You can try to call Birth to Three they are on info line or your pedi should have their number. they can out and evaluate your child then determine if he or she needs help and how often. they come out and play games that are directed to their problem. It is worth a shot. I used them for my son because he was 13 wks preterm and they were great.

Hello! This is a topic that has come up so many times in the past few days. I have a son who is 19 months old, and many many friends with young babies around the same age. A few that are a couple months older, a few that are a couple months younger. I know so many moms that are getting really worried about their sons that are in between 14 months to 2 years that don't talk much and get frusterated. It must be more normal than not if I have had this dicussion with three of my girlfriends in the past two days. All babies develope at different rates, walk at different times, etc. It doesn't make one baby more intelligent or less intelligent. My son's pediatrician had said to me when he wasn't walking, "he won't be the only kid in kidergarten crawling", in other words they all catch up! It is ok! Don't let him fool you, he understands you, and in time he will begin to talk! :)

My son was a late talker. He was very communicative non-verbally so he was able to get most of what he wanted without words. My pediatrician suggested making him "work for his words" and before we gave him a cup, we asked him to say "cup" a couple of times. We did it, although it took a while for us to get into the habit as well. It took a couple of months, but he caught up and now people remark about how conversational he is and how verbal.

Good luck!

I personally wouldn't worry about it. My daughter is 22 months and still not saying too much. She WAS in EI and was just discharged because she didn't qualify anymore. I never noticed EI helping all that much to be honest. I also think it is pretty common for kids language to pick up around the 2 year mark. I believe that is probably why your ped said to wait. Of course, if you are concerned then by all means seek a second opinion - I always encourage moms to follow their instincts. But I personally am not worried about my daughter (she probably has about 30 words - although she has MUCH more sign).

Speaking of sign language - have you ever considered that? Sign is so much easier for kids to pick up and the studies show that kids vocabs are so much better when they learn it. Plus, it will reduce some of the frustration when he is learning to talk. That is completely a personal choice though. I recommend www.signingtime.com videos. You can also get them off of Amazon.

Anyways, I wish you the best of luck.

Sounds just like my daughter, when she was 2 she was not speaking, although she tried to say words and I knew what she was trying to say. As it sounds like your son also. I finally got involved with early intervention, and they did a full evaluation, as they are required to do for any child coming in to the program.. They found a definite speech delay, but her language&cognitive abilities were above average, I already felt this way as I could see her compemsating by inventing words and getting her point across in other ways. She was given services and got involved in a group with other kids. They also taught her some sign language which did not make her talk less as I worried but actually had taken the pressure off and actually had her trying to talk more. She quickly began talking more but remained in speech therapy until she went to kindergarten. Now she is an avid talker, reader and writer.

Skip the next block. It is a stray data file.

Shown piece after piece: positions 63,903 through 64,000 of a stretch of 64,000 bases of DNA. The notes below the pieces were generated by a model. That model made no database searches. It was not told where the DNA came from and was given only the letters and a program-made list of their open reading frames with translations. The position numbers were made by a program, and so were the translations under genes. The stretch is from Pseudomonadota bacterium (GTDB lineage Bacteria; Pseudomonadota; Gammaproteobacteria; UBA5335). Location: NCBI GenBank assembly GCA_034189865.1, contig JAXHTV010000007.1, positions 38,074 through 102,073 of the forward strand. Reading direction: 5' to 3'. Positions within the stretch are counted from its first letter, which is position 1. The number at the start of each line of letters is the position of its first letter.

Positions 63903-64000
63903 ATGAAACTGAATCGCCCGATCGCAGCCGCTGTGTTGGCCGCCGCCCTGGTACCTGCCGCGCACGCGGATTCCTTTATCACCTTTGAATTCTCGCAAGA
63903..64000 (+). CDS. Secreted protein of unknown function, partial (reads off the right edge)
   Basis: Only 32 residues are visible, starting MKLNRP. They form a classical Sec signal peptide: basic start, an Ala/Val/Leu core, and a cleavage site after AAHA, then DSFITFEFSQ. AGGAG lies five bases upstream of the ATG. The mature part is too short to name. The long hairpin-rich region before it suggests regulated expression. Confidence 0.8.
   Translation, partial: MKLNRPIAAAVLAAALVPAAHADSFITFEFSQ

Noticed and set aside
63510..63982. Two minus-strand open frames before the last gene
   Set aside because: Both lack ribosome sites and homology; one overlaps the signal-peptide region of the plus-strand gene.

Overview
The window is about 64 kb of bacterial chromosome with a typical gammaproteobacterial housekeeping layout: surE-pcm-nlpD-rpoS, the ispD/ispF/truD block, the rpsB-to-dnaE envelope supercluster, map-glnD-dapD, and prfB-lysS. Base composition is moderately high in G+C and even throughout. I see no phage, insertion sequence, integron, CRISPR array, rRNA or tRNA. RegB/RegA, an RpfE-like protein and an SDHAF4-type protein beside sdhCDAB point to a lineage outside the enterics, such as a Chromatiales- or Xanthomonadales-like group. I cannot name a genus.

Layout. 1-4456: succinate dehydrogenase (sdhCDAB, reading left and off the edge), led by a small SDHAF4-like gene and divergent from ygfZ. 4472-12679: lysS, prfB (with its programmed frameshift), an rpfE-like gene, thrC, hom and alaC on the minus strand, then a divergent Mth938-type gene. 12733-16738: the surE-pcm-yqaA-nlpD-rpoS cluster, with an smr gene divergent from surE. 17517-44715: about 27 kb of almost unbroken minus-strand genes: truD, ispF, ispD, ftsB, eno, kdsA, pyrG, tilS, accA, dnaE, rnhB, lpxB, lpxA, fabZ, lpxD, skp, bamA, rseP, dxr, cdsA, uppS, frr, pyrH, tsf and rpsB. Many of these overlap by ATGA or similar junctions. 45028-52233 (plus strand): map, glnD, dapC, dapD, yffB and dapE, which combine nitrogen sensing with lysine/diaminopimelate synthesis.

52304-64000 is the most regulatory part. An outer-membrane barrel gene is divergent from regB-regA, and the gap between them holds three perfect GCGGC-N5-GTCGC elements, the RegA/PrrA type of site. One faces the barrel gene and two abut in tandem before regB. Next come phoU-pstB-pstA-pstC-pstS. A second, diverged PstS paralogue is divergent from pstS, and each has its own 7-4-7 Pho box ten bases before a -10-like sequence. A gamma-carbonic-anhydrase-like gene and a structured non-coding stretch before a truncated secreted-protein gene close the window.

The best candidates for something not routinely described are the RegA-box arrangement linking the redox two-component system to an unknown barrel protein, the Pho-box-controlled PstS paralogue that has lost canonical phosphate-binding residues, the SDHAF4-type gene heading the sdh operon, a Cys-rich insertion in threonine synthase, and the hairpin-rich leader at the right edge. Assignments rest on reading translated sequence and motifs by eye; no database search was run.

Hi M.,

My oldest (8 years now) didn't talk understandably till he was over 4. The only reason I realized something was amiss was when he was hospitalized for an infection when he was almost 3 and the litte boy in the bed next to him just turned two and was talking up a storm, and my little guy was hard to understand by the nurses.

He eventually got the assistance he needed and he is doing just fine now and entering 3rd grade in the fall.

As far as things to do with him, it never hurts to read as much as you can to him. Also, talk constantly to him, that will probably help.

One REALLY cool thing that one of the EI teachers did with my son was with PlayDoh and little shapes/cookie cutters. They would have my son cut out different shapes and repeat them. So if it was a square, the teacher would say "Square" and ask my son to repeat it. That was fun for both of us at home.

Good luck and keep us posted!!

Hi M.,
I have a son who is now 3 1/2 and was a late talker. I had him evaluated at 18 months and did end up receiving speech services. He had originally began talking at 12 months and then just stopped out of the blue and just refused. As like your son he understood everything I asked of him and was able to communicate with me in his own way, but I was still concerned as well at his pediatrician who said better now to receive services than later.
Well, we did for 6 months and by 24 months he was talking up a storm. They just really reinforced things that I could work on at home with him, photo books with his own things and basic words and how to bring things to my mouth when I spoke so he would watch my lips.
Anyways, he is now 3 1/2 and everyday I ask my husband how do I get him to STOP talking. He talks from the time he wakes until the time he goes to bed. My family laughs at me for getting him services and thinking something was wrong. Everyone just kept telling me that he's fine and he'll talk when he's ready or has something important to say and that's just what he did. He did it on his term. So...I wouldn't be too worried at 21 months. I'm sure within the next few months he'll start up when he's ready. If not you can always get services if needed.
Good luck.